Millennium Post

DHL staff strike may halt Tata Motors’ JLR production line in UK

Tata Motors-owned Jaguar Land Rover production line in the United Kingdom may grind to a halt within weeks after delivery workers from DHL voted for strike, demanding a large pay rise and similar terms and conditions on par with the JLR staff. The staff of logistics giant DHL, which has about 1,800 workers at JLR's three main factories - 1,000 between Castle Bromwich and Solihull in the Midlands and 800 at Halewood, Merseyside, perform a key role in managing warehouse operations and bringing parts to production lines.

‘The fear is that production could stop within a matter of hours without parts reaching the line,’ a source told a daily. DHL staff often work side by side with colleagues on better-paid JLR contracts and are demanding a large pay rise to put them on similar terms and conditions. Unite, their trade union, balloted DHL workers at JLR's two plants in the Midlands last week and about 74 per cent voted in favour of taking industrial action. Those at Halewood are due to vote on Monday and a similar outcome is expected.

According to the newspaper, DHL has offered a 4.5 per cent pay rise in the first 12 months, starting from January this year plus a 3 per cent or inflation increase next year. But this is short of the demand from Unite, which wants a 12.8 per cent rise over two years for workers who sort car parts and bring them to the production line plus a 20.6 per cent rise in the period for drivers. JLR is not involved in the dispute as far as executives are concerned but any intervention could spark secondary action from their own staff, many of whom are also members of Unite.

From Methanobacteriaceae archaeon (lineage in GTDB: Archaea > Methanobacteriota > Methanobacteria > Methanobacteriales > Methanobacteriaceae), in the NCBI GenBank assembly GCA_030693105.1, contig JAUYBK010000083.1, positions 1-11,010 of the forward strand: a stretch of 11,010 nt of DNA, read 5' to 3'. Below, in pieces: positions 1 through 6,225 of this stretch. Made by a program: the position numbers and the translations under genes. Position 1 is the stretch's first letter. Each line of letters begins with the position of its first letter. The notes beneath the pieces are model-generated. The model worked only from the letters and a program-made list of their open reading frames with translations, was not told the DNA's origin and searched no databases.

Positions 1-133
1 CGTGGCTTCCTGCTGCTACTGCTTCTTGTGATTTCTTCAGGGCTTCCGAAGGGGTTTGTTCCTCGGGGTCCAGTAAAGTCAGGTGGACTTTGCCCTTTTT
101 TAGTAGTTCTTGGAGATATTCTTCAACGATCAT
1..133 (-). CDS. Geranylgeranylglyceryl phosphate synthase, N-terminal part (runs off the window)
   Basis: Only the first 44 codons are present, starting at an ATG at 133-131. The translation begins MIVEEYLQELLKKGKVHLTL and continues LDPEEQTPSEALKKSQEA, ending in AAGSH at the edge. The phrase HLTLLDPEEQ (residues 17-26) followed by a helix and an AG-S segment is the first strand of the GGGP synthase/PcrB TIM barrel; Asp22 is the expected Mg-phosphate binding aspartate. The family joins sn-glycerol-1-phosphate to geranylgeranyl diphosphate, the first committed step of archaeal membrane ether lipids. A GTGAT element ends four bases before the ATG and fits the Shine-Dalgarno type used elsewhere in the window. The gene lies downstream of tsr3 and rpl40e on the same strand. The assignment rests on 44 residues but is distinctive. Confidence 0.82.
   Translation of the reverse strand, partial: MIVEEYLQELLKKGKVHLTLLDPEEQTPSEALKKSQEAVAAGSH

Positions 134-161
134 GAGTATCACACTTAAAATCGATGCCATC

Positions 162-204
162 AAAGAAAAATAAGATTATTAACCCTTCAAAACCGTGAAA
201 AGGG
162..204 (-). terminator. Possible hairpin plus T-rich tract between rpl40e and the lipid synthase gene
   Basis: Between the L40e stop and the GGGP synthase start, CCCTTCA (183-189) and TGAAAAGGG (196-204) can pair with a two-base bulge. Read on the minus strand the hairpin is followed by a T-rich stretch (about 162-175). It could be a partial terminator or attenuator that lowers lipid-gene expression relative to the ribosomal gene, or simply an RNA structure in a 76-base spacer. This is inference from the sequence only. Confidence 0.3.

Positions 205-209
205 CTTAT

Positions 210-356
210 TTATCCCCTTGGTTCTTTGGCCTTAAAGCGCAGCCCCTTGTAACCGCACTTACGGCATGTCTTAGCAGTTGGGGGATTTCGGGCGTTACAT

Any shutdown may dent JLR's position as the UK’s top exporter of manufactured goods. Sales of its luxury cars in China, Russia and the USA have boomed in the past two years, and it is today one of the most profitable carmakers in the world. 
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